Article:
It’s time to set some principles to support the choices you are making for your personal digital architecture. This second instalment of digital foundations will help you extend your architecture to protect your digital content and assets.
In the first instalment of My digital foundations #1 we established a foundation identity and managed the passwords that are ubiquitous to our digital lives. Now we can build on this identity and start to manage our content.
Everyone talks about the cloud. This is really no more than moving your data to someone else’s servers and accessing the content through the Internet. The advantages of using the cloud are just as applicable to all our digital lives as it for the organisations that you work for or with.
Moving to the cloud does not mean that content isn’t also being stored locally. It does mean, however, that all content is stored remotely and sometimes replicated locally. The best three examples of content to make sure are properly in the cloud are the files you keep in folders, your digital media (sometimes in folders and sometimes within a media app) and your email.
You also want to ensure that precious digital content is not exposed to a single hit attack. You may be feeling particularly secure because your lifetime of photos is sitting on a cloud drive, secure both on the hard drives of your computer and the server of your provider. Imagine, however, what happens if you get attacked by malware that locks or otherwise scrambles your hard drive (or even just a family member hitting “delete”). Before you know it, the server copy has also been lost or scrambled.
Some cloud services offer version history, which would be a fall-back. A better alternative is to have a physical copy of precious content as well as the cloud version. The physical copy can sit in any location while the virtual copies are protected by the cloud.
Cloud drives and digital media
One of the most important services in your digital life is your cloud drive. There is a plethora of options out there (for example, see Wikipedia’s list of file hosting options).
While most providers do not allow you to have more than one account connected to your device, they do generally allow each account to share folders. For this reason, don’t be tempted to log into the service from work and home using the same account, rather create separate accounts and then share appropriate folders. A similar approach should be applied to each member of your family by creating family folders.
Managing photos and digital media is more complex. Many people are simply overwhelmed by the complexity of downloading the photos and videos from their smartphone. Worse, even if you do work it out, the providers are constantly changing and the approach that works today may not be available tomorrow. It is worth investigating options for cloud based photo and video storage and the associated procedure for downloading images and videos from your device. If you want one approach that will stand the test of time, consider simply using your cloud drive as the primary home of your images and export them to your album product of choice.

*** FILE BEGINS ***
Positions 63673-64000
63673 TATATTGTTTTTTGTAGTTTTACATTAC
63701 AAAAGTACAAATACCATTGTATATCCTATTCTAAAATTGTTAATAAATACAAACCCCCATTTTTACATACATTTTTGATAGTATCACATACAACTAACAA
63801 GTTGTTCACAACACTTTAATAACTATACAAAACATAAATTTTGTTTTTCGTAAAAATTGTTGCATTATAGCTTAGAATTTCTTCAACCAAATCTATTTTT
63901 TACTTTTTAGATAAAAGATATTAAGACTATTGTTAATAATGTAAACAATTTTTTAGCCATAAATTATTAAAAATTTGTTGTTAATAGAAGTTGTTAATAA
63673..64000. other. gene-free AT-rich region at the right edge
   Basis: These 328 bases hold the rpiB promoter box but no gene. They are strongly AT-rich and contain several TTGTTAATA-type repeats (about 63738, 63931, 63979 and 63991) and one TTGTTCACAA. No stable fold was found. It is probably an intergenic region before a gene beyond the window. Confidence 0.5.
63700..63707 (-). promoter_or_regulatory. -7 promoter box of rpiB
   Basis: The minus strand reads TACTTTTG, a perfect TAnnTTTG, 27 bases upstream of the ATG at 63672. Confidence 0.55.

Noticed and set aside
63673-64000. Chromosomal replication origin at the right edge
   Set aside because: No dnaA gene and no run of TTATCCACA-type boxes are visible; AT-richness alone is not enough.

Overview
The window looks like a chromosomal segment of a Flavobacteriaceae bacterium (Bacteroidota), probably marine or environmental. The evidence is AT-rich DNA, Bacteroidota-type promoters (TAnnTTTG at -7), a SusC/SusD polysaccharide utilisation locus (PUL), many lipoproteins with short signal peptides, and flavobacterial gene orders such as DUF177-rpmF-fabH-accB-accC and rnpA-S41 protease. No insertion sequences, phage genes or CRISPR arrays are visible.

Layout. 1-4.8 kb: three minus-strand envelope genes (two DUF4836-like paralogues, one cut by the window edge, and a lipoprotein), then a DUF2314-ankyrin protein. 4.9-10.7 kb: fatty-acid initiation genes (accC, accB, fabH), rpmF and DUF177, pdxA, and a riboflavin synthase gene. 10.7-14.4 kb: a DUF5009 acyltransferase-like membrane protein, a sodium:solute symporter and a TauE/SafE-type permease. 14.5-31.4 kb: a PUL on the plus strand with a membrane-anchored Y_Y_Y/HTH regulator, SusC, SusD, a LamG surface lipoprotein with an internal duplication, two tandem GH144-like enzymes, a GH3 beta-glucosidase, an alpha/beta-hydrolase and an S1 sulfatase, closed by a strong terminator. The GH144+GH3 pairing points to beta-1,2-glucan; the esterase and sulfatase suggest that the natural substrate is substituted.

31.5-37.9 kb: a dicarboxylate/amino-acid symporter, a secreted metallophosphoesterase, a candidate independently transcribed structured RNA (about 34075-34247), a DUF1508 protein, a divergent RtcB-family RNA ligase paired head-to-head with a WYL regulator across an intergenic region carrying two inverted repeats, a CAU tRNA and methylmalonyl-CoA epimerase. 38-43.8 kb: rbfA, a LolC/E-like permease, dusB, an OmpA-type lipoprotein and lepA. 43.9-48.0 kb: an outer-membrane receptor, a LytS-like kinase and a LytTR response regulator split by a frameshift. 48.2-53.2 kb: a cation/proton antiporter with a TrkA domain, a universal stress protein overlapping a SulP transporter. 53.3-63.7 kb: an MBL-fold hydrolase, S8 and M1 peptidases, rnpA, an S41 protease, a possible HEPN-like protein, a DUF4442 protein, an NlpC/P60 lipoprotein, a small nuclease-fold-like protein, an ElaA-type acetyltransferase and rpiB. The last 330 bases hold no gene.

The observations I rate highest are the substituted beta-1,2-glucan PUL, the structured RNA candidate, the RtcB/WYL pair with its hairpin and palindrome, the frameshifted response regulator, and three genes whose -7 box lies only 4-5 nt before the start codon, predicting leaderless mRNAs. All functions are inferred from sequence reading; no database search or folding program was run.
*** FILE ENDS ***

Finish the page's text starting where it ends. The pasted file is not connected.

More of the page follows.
The future of email remains controversial, but it is very likely that it is here to stay (see Email works too well). You should treat email like your paper correspondence (particularly as more and more of your bills and communications end-up in this form). You probably keep a file for your papers with tabs for A to Z and should consider doing something similar for your email folders.
It is also likely that you will end-up with more than one email account that you want to map to your email client. The most common mistake that people make is to leave email on their hard drive by using an email client such as Microsoft Outlook or Mozilla Thunderbird locally.
You need somewhere that you can consolidate email centrally that can also act as a webmail client and central, cloud-based, store that will be persistent for many years. Arguably services such as Yahoo!, Google and Microsoft dominate this space but they are by no means the only providers (see Comparison of webmail providers).
In My digital foundations #1 you chose such a service for your digital network administration. The decision you made then might inform this choice, but it does not have to be the same. Either way, you can choose to map that email account to this service.
With a central store, you are now free to choose an email client. Your one requirement is to ensure you use the IMAP and not POP protocol. The client should leave the email in your central consolidated store. For a list of candidates see Comparison of email clients.
In just two posts, your digital life is supported by a cloud-based network with the potential for numerous participants and elements that manage your most important content. It doesn’t take long before the network is more complex that you can easily visualise without a supporting architecture diagram.
Keeping track of the information flows and making sure that your family is safe will be the subjects covered in the next instalment of “my digital foundations”.